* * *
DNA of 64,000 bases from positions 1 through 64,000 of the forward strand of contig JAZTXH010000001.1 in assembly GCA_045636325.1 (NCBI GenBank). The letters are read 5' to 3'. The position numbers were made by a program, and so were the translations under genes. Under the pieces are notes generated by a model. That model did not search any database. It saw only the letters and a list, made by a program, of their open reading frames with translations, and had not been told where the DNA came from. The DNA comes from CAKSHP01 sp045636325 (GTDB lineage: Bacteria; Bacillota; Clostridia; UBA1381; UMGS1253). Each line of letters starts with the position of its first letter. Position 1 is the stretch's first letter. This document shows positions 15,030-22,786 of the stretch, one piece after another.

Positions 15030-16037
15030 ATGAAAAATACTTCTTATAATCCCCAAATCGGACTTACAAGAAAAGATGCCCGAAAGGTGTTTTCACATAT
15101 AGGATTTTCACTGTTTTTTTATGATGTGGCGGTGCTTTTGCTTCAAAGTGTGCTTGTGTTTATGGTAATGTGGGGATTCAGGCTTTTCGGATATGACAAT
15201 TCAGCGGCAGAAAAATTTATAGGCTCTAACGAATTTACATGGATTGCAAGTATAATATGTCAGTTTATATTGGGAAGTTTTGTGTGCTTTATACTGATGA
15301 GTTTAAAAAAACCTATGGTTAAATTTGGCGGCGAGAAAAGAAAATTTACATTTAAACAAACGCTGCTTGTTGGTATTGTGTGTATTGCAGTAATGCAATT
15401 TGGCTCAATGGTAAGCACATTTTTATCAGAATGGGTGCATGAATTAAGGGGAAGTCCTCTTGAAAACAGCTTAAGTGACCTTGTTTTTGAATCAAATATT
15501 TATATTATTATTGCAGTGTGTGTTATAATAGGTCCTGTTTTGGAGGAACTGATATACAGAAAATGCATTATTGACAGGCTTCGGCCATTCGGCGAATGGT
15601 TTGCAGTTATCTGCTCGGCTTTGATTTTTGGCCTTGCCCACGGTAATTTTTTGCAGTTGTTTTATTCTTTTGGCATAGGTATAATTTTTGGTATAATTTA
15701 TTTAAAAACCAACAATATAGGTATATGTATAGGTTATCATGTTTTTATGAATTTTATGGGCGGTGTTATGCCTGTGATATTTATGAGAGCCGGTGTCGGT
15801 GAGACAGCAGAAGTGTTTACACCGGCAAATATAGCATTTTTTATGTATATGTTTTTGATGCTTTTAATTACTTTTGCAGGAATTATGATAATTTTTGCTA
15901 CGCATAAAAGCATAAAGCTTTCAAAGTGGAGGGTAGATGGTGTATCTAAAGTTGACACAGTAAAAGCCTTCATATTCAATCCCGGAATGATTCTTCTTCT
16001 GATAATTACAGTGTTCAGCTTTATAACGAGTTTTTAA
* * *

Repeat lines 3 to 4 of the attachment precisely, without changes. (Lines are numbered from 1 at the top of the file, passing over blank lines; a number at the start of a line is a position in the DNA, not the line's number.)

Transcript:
15030 ATGAAAAATACTTCTTATAATCCCCAAATCGGACTTACAAGAAAAGATGCCCGAAAGGTGTTTTCACATAT
15101 AGGATTTTCACTGTTTTTTTATGATGTGGCGGTGCTTTTGCTTCAAAGTGTGCTTGTGTTTATGGTAATGTGGGGATTCAGGCTTTTCGGATATGACAAT